Other modes of play are more monotonous than the scenery. Mission mode collects 10 campaign maps and gives them separate objectives. Unfortunately, all of Genki's creativity was expended on naming these escapades. Cool-sounding titles, such as The Three Ronin Must Die! and Death at the Kira Household, cover up more mechanical slaughters where you simply cut a swath from point A to point B. Combat mode is a bit better, in that it features straightforward one-on-one dueling either against the artificial intelligence or a buddy over Xbox Live or on a second gamepad. At least here you can get the scraps over with in a just a couple of quick rounds and skip the tedious repetition of the other game choices.
In the end, however, none of these selections are worth your time. Legend of the 9 mixes bland modes of play with equally uninspired combat. Although the game purports to present an authentic re-creation of swordfighting, what we've got here is really just another button-mashing beat-em-up. All of the customizable fighting stances or fancy attack and defense terms, such as soku-giri, kumitachi, and kuzushi, are meaningless. All you need to do to win most fights is move in close, twirl the left stick a little then punch the Y and B buttons. Actually, it's tough to do much more. Although you're supposed to be portraying lithe killing machines, the samurais lumber about like they're wearing cement sandals, which makes it hard to react to enemy moves and leaves you open for devastating counter-attacks. Only environmental kills give you a sense of purpose. It's somewhat nifty to try to slay enemies by maneuvering them off docks or pinning them into walls with your sword after locking them up in a kumitachi sword clinch. They're not particularly easy to pull off and totally unnecessary because you can kill foes in much easier ways, although they do at least reward you with bloody close-ups.
Missions are also packed with cannon fodder that you can hack through in moments. In true kung-fu-movie style, the deeply dumb grunts generally engage you in one-on-one battles even when they've got you totally surrounded. So you'll sail through gangs of goons paying little thought to swordsmanship, stringing together combos or pretty much anything else, only waking up when a tougher guy comes along (you'll know them by their coolie hats) or you stack up enough bodies to trigger the appearance of the level boss. The latter opponents provide just about the only tough battles in the entire game. But it's not like they outduel you or do anything skillful. They lay back and wait for your attack, preferring to counter only after you do something stupid, such as force an attack due to the tedium of waiting around for the other guy to move. This can often lead to instant death because even though enemies seem lazy at times, they have a knack for turning your attacks into kuzushi moves that leave you totally helpless in preventing a one-stroke kill.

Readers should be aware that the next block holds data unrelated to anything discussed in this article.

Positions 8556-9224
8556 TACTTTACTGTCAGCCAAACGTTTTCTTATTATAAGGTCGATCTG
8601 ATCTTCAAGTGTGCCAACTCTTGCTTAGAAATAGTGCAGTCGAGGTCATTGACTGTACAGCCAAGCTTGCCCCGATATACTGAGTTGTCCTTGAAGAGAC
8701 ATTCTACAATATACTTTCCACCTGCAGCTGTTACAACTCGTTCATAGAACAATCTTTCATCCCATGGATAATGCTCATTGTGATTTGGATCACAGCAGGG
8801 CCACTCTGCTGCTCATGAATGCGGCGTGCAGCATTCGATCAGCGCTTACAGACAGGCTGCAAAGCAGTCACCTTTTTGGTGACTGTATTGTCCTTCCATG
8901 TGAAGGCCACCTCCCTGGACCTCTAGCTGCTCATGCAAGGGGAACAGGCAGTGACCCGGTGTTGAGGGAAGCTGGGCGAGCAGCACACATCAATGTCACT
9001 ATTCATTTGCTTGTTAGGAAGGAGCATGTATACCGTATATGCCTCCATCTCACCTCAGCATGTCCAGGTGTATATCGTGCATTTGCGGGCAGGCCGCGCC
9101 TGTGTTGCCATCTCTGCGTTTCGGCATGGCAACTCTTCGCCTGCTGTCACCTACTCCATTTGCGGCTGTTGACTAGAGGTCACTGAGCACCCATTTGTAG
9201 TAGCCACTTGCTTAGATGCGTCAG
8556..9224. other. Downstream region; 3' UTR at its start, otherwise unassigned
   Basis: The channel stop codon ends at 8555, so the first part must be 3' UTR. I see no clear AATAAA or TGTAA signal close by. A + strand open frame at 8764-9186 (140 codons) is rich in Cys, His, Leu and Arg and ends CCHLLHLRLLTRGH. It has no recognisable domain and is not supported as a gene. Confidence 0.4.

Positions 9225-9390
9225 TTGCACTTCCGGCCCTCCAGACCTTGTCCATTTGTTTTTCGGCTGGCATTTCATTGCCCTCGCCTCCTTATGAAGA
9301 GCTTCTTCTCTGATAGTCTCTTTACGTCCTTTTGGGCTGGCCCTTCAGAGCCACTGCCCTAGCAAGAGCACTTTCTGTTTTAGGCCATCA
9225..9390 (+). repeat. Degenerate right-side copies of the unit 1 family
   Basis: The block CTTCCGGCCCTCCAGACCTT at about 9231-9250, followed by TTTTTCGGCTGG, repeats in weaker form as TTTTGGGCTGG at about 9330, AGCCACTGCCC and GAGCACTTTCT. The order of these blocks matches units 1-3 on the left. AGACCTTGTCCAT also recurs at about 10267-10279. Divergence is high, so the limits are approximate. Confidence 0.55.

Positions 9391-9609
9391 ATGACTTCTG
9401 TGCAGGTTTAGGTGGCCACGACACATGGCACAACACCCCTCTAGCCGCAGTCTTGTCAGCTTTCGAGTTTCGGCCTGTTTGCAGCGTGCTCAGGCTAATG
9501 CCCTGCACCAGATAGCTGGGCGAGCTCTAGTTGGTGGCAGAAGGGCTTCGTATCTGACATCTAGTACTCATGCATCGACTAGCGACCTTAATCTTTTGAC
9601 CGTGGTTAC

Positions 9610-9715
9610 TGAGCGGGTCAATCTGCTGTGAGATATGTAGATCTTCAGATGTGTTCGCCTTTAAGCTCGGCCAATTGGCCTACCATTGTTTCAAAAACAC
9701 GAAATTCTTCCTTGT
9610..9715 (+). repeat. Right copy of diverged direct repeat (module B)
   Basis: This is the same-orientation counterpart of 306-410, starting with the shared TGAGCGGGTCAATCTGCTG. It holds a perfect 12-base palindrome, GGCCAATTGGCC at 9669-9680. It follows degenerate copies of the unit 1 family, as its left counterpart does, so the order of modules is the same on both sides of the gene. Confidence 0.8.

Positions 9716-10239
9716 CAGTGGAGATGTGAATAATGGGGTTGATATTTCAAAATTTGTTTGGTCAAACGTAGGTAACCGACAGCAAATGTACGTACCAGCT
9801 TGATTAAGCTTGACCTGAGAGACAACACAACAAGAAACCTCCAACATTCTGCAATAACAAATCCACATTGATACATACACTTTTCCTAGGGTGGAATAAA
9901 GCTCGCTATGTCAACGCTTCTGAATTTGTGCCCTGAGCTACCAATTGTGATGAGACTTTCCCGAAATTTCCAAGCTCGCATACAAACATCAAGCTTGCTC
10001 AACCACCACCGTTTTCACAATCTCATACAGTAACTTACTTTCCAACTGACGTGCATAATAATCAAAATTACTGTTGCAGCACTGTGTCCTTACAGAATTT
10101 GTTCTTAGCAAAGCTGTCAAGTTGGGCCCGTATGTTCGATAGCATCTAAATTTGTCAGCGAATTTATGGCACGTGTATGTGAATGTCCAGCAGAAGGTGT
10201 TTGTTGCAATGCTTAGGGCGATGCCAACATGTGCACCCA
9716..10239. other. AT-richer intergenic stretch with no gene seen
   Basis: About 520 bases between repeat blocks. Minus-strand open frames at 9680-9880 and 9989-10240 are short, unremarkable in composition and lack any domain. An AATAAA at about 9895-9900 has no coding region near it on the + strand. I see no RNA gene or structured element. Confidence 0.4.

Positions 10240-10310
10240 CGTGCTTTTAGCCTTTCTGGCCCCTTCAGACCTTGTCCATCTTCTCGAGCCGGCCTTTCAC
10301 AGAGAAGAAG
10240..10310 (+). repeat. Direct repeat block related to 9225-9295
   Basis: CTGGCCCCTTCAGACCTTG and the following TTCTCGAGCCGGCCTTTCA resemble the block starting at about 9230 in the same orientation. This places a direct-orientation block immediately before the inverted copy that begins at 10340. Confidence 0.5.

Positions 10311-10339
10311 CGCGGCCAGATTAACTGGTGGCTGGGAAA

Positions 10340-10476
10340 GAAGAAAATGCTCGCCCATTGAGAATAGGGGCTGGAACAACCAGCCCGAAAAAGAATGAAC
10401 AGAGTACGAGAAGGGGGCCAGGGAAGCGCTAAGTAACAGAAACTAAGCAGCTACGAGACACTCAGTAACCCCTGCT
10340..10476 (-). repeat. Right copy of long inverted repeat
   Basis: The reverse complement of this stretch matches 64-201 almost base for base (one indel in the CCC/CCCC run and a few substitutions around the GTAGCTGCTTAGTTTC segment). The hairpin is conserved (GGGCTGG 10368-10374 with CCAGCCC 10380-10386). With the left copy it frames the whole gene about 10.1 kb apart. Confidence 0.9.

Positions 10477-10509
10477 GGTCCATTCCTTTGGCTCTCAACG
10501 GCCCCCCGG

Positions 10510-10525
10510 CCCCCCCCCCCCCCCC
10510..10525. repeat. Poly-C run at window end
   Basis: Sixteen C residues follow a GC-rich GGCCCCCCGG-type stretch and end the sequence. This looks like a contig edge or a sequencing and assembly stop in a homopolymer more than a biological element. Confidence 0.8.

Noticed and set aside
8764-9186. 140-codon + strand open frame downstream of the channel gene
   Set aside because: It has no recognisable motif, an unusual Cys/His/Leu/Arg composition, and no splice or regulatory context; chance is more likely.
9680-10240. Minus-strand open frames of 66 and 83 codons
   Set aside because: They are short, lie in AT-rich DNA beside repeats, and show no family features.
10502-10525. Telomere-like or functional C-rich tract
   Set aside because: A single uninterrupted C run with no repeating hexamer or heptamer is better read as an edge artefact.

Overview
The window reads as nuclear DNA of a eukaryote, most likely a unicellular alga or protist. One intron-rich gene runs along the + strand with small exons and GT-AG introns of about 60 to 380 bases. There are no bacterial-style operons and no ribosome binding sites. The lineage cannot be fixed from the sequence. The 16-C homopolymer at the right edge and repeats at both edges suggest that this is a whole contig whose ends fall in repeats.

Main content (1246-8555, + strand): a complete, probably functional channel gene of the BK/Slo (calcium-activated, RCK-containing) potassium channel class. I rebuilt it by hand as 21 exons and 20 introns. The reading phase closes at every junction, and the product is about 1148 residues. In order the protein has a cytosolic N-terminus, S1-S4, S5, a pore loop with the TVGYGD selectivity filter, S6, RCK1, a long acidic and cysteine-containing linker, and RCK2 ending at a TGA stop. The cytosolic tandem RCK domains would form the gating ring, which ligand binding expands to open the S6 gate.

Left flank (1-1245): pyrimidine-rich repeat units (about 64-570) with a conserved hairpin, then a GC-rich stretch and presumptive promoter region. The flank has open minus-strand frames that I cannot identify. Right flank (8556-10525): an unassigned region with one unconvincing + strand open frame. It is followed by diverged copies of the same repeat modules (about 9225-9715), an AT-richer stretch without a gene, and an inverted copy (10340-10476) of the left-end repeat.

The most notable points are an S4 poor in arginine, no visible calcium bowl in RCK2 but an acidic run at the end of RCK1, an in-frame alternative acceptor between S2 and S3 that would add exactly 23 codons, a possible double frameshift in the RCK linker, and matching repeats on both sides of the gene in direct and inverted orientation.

A good sword-combat game is long overdue on the Xbox 360, but don't let your desperation cloud your judgment when it comes to Kengo: Legend of the 9. While it's usually fun to run around playing samurai, there isn't nearly enough quality slicing and dicing here to even warrant a rental. Wait until the next time, when maybe that unknown future developer will actually finish its chop-'em-up game before trying to sell it.